'If Les Vingt Quatre Heures du Mans. has been responsible for the new E-Type Jaguar, then that Homeric contest on the Sarthe circuit will have been abundantly justified. Here we have one of the quietest and most flexible cars on the market, capable of whispering along in top gear at 10mph or leaping into its 150mph stride on the brief depression of a pedal. A practical touring car, this, with its wide doors and capacious luggage space, yet it has a sheer beauty of line which easily beats the Italians at their own particular game.' - John Bolster, Autosport.
Introduced in 3.8-litre form in 1961, the Jaguar E-Type caused a sensation when it appeared, with instantly classic lines and 150mph top speed. Its design owed much to that of the racing D-Type: a monocoque tub forming the main structure, while a tubular spaceframe extended forwards to support the engine. The latter was the 3.8-litre, triple-carburettor, 'S' unit first offered as an option on the XK150. The E-Type's performance did not disappoint: firstly, because it weighed around 500lb (227kg) less than the XK150 and secondly because aerodynamicist Malcolm Sayer used experience gained with the D-Type to create one of the most elegant and efficient shapes ever to grace a motor car.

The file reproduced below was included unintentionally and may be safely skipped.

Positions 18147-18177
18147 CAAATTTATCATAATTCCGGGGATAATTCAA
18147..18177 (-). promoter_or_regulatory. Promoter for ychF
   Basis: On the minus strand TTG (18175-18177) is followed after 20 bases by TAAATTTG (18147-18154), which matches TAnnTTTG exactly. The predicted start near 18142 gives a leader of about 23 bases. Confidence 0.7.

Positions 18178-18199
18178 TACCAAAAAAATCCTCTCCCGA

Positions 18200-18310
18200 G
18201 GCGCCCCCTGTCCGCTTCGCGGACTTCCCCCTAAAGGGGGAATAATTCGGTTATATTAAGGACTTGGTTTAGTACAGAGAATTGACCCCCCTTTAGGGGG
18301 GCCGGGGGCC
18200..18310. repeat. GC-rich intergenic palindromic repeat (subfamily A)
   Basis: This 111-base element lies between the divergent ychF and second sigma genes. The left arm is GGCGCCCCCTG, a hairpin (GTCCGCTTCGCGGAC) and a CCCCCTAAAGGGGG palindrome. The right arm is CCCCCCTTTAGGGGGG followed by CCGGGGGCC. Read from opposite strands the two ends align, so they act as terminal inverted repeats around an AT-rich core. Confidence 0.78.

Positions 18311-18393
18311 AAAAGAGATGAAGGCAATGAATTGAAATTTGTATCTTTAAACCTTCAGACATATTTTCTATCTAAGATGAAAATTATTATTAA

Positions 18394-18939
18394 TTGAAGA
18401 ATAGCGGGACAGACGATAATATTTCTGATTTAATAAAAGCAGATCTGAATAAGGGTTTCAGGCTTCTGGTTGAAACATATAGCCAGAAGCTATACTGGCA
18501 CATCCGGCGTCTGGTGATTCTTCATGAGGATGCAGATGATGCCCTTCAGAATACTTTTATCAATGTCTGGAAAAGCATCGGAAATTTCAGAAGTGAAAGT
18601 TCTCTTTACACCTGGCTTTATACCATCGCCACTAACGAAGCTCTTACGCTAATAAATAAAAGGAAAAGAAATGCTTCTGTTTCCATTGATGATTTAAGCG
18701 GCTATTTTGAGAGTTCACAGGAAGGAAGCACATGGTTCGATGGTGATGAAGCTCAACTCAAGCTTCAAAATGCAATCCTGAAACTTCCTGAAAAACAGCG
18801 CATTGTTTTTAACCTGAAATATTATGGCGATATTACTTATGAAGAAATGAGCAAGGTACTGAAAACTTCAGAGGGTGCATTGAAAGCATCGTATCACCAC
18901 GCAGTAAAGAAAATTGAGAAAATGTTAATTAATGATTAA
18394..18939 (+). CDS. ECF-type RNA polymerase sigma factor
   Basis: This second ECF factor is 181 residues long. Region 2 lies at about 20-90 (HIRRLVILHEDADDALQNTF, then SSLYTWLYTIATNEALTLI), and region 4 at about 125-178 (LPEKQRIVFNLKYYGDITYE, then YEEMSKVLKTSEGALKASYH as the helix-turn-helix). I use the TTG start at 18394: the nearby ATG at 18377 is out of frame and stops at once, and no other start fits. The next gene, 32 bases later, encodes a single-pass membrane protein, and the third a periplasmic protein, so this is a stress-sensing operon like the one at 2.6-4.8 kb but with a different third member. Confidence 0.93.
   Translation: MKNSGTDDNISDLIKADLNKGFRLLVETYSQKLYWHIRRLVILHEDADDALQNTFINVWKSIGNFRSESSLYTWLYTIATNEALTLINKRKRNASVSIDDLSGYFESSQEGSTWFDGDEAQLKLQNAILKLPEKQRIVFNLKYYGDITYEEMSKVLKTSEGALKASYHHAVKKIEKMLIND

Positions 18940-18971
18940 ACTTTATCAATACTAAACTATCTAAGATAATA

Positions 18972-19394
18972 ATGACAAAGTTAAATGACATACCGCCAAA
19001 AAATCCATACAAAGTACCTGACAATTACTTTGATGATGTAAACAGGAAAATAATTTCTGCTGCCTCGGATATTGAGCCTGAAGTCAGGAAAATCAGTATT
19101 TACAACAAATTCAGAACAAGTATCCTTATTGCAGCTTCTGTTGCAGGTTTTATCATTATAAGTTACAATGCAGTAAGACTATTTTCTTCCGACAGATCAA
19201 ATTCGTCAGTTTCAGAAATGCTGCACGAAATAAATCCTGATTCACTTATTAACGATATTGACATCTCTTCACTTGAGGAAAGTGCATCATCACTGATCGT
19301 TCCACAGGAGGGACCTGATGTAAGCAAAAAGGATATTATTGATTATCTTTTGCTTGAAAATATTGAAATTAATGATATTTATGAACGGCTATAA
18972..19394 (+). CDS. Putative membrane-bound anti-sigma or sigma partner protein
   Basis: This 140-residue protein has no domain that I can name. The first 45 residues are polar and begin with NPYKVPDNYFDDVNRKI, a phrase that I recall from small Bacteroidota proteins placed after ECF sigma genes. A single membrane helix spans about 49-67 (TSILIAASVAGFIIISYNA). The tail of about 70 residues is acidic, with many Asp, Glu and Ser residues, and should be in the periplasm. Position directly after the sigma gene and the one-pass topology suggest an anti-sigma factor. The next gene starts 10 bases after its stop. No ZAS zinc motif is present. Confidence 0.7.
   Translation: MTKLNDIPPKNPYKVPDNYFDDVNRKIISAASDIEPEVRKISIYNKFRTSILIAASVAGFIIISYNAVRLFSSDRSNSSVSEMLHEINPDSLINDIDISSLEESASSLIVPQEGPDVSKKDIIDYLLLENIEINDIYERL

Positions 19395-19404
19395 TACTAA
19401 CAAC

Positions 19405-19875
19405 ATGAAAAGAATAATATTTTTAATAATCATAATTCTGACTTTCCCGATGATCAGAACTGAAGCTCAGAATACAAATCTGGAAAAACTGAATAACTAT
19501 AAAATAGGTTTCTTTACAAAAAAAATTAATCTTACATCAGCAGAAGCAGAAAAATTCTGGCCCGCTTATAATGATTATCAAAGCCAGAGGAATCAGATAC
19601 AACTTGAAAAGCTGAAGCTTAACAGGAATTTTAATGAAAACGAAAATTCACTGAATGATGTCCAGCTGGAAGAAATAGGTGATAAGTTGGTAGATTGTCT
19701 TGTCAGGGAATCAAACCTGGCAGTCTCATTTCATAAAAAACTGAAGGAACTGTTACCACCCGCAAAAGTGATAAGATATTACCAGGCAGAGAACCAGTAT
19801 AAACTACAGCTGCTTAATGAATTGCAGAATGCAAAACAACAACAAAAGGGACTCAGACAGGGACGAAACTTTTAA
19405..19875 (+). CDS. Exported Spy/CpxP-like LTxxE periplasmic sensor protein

Taller drivers though, could find the interior somewhat lacking in space, a criticism addressed by the introduction of foot wells (and other, more minor modifications) early in 1962. But of all the versions of Jaguar's long-lived and much-loved sports car, it is the very early 'flat floor' 3.8-litre cars built prior to February 1962 which, for many enthusiasts, remain the most desirable.
Dating from the first few weeks of production, this vehicle is one of the earliest surviving right-hand drive Jaguar E-Type roadsters (the chassis number sequence commenced at 850001). Un-restored, the car has covered only 65,000-or-so miles from new and there can be few of its kind left in such original condition.
'564 DFJ' was purchased by the current owner in February 1965 from Jaguar dealer A J Beal of Exeter and used regularly until circa 30 years ago. Taken off the road, it was stored outside, covered over, for the first five years and then garage stored until today. The provision of Koni shock absorbers and a Lenham hardtop are departures from factory specification, while the foot well and rear bulkhead have been altered to increase legroom. The original hood is included in the sale and the car also comes with owner's manual, data plate, old-style logbook and Swansea V5 document. Offered for restoration and sold strictly as viewed, '564 DFJ' represents a wonderful opportunity for the dedicated E-Type enthusiast.
This car was not in fact converted to Koni shock absorbers.